Introduction to Dental Implants

A dental implant is a structure that replaces a missing tooth or partial or complete jaws with missing teeth. With the use of screw-like devices, the surgeon inserts an implant into the jawbone, and it acts as an anchor for holding an artificial tooth, called a crown.

Advantages over dentures

Implants have several advantages over dentures which are removable artificial teeth on the other hand implants are fixed, some advantages are mentioned below

  • Implants are more natural and comfortable
  • Implants have a higher success rate than dentures
  • Implants improves the masticatory function
  • Implants lead to a lower risk of cavity development in adjacent teeth
  • Implant lead to better maintenance of bone at the site of the missing tooth
  • Implant doesn’t cause sensitivity in nearby teeth
  • Implant do not need to be taken out and cleaned every night as we have to do for removable dentures
  • It preserves the health of the surrounding bone and gums
  • Improved speech and overall appearance of the individual turns pleasing


There are two types of dental implants i.e. endosteal implants and sub-periosteal implants.

Endosteal implants are the most common type among the two types. The surgeon implants them in the jawbone, and each can hold one or more artificial teeth depending on the type of implants used.

The implantologist fixes a sub-periosteal implant on top of the jawbone. Dental surgeons choose this option for people who do not have much bone width.


Although implants have many advantages, it has few risks also which are stated below

  • Sometimes damage may occur to surrounding natural teeth during implant placement
  • Injury to the surrounding tissues during implant surgery, such as sinus perforation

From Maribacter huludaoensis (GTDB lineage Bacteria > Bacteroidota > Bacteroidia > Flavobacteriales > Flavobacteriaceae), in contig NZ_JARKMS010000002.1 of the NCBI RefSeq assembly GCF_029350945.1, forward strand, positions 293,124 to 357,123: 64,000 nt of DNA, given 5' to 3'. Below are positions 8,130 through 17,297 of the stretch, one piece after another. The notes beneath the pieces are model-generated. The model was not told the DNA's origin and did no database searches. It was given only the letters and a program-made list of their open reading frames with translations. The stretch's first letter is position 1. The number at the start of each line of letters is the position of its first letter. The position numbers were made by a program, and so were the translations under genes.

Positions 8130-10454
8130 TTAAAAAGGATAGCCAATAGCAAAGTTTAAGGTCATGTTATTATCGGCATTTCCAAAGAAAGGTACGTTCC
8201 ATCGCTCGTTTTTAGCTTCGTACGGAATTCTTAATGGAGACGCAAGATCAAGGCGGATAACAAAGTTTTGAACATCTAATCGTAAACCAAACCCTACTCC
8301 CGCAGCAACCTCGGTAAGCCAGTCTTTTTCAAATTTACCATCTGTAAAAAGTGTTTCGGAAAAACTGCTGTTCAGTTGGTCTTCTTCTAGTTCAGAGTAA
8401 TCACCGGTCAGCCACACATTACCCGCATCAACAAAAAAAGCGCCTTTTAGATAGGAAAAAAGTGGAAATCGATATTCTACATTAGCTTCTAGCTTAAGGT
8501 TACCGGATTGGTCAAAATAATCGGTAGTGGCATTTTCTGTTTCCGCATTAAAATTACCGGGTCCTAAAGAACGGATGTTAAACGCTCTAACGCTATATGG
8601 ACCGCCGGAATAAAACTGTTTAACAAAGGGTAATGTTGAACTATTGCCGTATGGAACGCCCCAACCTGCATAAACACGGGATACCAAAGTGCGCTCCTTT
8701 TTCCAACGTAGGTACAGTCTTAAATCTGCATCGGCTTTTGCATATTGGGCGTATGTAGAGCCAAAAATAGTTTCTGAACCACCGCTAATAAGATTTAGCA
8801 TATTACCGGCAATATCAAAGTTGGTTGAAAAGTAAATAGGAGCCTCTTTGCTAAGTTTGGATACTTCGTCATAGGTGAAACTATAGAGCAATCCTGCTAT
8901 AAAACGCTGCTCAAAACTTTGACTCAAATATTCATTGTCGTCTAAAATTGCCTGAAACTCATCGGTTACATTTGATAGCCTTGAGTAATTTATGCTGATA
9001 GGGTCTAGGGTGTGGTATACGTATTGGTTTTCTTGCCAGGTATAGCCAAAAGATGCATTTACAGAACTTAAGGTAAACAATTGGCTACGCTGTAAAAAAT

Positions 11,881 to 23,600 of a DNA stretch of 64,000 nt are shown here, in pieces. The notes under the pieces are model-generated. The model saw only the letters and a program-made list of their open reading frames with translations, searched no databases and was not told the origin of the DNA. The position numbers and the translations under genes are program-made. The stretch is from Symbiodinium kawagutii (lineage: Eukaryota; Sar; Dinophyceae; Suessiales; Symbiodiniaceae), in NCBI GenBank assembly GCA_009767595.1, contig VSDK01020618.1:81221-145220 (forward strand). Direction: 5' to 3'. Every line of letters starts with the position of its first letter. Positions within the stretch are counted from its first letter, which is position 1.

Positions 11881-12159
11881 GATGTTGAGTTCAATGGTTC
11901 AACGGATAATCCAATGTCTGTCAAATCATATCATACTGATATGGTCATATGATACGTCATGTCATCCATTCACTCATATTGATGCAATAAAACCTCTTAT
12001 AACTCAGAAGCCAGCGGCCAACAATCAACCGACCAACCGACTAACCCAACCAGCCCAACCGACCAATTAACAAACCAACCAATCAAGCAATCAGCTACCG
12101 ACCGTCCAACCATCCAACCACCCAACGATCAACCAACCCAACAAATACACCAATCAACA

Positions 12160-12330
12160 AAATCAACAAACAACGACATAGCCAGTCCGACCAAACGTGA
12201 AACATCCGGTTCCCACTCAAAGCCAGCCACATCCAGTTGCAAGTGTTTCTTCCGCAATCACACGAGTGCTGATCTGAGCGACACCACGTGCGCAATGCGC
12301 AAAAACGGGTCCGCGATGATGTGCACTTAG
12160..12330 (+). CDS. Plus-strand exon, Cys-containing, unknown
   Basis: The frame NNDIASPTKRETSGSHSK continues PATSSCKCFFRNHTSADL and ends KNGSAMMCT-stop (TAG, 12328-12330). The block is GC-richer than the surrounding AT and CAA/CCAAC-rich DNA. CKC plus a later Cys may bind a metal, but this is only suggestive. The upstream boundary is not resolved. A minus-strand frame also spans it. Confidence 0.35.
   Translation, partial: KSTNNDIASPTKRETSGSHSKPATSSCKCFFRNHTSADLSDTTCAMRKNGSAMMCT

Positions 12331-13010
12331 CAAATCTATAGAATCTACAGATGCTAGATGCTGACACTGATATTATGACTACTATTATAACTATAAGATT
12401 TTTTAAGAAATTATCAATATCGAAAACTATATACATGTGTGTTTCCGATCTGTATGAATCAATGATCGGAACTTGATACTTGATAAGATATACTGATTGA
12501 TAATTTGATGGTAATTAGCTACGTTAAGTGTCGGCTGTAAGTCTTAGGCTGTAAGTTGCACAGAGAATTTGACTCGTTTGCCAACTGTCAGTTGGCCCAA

• Sometimes bone fracture may occur during surgery
  • Implant body failure may sometimes occur due to systemic diseases like diabetes or habits like smoking etc.
  • Difficulty cleaning the gums around the implant, resulting in poor oral hygiene and unhealthy gums


Each and every individual is likely to have a different experience of implant surgery. Factors that may influence this can include the following

  • The number of teeth requiring replacement can effect
  • The location or the site of the implant placement within the jaw
  • The quality and width of the bone at the implant site
  • History of any underlying oral and systemic diseases

Depending on the above mentioned factors, additional procedures may be necessary in few cases. These include the following

Sinus augmentation

Placing an implant in the upper jawbone is usually difficult because of the presence of the maxillary sinuses. The surgeon may need to perform a sinus augmentation in such cases in which the surgeon has to lift the floor of the sinuses to allow more bone to develop so that the implantation can be successful and don’t include any complications.

Ridge modification

Some people may have alveolar bone abnormality that prevents enough bone for an implant from developing. In such cases, a surgeon may need to perform a ridge modification procedure, which involves lifting the gingival tissue to expose the area of deformed bone. The surgeon will then use a bone or bone substitute like bone grafts to repair and build up the area, which improves the quality of the jawbone in preparation for dental implant surgery.

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